American Farm Bureau and John Deere Sign Memorandum of Understanding Addressing Right to Repair
The memorandum can be found here.
On January 8, 2023, the American Farm Bureau Federation (AFB) and Deere & Company (John Deere) signed a memorandum of understanding (MOU) addressing what information will be made available for the upkeep and repair of John Deere agricultural equipment. The MOU is a commitment between John Deere and AFB regarding access to tools, manuals, and software produced by John Deere to farmers and independent repair facilities. Within the MOU is an outlined procedure on how authorized dealers of John Deere will address farmers’ concerns or questions with how the MOU applies to them.
Within the MOU, John Deere agrees to provide timely and electronic access to the manuals, software, and specialty tools “necessary for operation, maintenance, repair or upgrade” of its equipment to farmers and independent repair facilities. John Deere has also agreed that farmers will have access to the codes and data from an individual machine, and will allow that information to be transferred to an independent repair facility with the farmer’s permission. Farmers will be able to access information that is subject to a security function, and be able to re-set the security feature as long as it was disabled in the ordinary course of the repair or diagnosis. John Deere is obligated to make this information available “on fair and reasonable terms.”
Fair and reasonable terms do not mean that the access will be free. John Deere has the express right to charge a fee or subscription for access to this information. ”Fair and reasonable” is defined within the document to mean “equitable terms for access.” Further, John Deere can withhold information if it believes disclosure would divulge trade secrets or proprietary information. Finally, John Deere is not obligated to give any information that would adjust power levels or “override safety feature or emission controls.”
If an authorized dealer of John Deere disagrees with a farmer over what must be made available, then the MOU outlines the procedure for addressing the issue. First, there must be a good-faith discussion between the disagreeing parties. If no solution is found, then John Deere will be included in a second discussion. The AFB can be included in this discussion if the disagreement “pertains to the general interpretation or application of a core provision” of the MOU.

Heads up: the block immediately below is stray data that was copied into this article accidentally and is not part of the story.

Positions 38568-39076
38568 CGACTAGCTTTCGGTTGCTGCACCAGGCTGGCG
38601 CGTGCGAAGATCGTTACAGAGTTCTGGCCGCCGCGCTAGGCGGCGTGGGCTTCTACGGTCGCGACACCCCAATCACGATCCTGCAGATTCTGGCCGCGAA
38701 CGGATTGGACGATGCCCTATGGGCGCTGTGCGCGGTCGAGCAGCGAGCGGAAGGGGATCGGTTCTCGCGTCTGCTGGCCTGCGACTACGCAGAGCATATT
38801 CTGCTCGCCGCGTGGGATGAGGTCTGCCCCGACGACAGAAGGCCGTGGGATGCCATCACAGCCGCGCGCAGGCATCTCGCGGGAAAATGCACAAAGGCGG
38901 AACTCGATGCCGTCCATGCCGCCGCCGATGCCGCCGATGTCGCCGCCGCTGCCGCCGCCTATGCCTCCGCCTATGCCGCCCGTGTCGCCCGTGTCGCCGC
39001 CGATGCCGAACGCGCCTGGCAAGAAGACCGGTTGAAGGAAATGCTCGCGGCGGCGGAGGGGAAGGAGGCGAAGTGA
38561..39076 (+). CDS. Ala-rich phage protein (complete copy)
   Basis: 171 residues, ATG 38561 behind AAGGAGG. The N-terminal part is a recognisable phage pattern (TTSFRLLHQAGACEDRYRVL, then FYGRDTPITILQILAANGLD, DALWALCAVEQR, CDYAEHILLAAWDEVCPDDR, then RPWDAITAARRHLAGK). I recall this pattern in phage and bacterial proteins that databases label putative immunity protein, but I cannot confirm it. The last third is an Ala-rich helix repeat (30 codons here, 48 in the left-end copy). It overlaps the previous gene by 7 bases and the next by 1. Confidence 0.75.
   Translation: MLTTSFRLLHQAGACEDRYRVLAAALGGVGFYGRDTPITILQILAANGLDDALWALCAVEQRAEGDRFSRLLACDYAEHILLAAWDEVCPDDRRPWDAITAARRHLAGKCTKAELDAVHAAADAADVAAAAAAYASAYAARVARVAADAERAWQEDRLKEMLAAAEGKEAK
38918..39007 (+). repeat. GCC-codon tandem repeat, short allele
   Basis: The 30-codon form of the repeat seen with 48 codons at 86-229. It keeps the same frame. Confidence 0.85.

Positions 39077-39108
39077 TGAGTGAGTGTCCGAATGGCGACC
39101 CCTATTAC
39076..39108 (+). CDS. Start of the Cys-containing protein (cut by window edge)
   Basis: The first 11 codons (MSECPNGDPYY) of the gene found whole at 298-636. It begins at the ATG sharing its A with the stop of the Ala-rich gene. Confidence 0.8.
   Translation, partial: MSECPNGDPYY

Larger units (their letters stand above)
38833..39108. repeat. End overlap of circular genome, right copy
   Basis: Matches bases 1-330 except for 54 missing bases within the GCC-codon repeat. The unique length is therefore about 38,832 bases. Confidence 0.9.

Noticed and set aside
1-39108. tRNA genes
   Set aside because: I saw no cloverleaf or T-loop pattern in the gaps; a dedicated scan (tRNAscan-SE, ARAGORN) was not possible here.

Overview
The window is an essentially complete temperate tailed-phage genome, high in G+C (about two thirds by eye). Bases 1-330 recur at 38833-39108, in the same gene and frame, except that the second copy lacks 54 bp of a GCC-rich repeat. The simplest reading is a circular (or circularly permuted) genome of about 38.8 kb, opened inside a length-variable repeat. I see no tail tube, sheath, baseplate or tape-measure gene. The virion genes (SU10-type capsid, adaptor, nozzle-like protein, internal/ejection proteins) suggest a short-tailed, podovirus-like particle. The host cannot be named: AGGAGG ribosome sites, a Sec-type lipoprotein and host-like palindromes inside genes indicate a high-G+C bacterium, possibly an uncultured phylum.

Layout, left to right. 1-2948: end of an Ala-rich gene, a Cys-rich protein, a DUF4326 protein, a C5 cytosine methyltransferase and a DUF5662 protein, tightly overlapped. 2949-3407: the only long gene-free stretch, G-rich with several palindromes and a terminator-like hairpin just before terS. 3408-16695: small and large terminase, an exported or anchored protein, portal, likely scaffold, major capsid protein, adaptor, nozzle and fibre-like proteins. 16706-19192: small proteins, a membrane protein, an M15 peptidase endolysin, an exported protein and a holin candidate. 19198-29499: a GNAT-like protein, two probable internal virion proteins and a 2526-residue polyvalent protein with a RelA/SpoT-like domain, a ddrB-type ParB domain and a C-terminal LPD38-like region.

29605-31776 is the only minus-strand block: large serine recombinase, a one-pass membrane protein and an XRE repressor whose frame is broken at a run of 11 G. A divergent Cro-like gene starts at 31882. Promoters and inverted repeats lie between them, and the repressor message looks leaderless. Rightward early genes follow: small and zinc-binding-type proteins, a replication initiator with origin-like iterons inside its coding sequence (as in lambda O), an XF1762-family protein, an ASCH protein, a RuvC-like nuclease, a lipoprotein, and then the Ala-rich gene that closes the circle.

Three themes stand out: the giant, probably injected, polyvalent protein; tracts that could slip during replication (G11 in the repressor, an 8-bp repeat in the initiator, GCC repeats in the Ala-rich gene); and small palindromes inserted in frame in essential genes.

The AFB has agreed to encourage Farm Bureau organizations to refrain from “introducing, promoting, or supporting” any Right to Repair legislation at the state or federal level. If legislation or a regulation is enacted, then John Deere or AFB could withdraw from the MOU with 15 days’ written notice to the other party. “Right to repair” laws or regulations are any that impose additional obligations to disclose information on John Deer. AFB has also agreed to work with John Deer to educate farmers and independent repair facilities about resources available to repair and maintain agricultural equipment.
There is no end date for the agreement. AFB and John Deere will meet twice each year to discuss the MOU and whether updates are needed. If either party believes circumstances have changed enough to make the MOU unviable, then they will give written notice to the other party and a meeting will be held within 30 days to discuss the specifics and what could be done.
While MOUs can be important tools for documenting the mutual expectations of parties, they are not legally enforceable contracts. This means it is unlikely that a Court would intervene or enforce the MOU if a disagreement about the provisions occurs between the parties. It remains to be seen what impact this MOU will have on the future of legislation seeking to grant farmers the right to repair their equipment.
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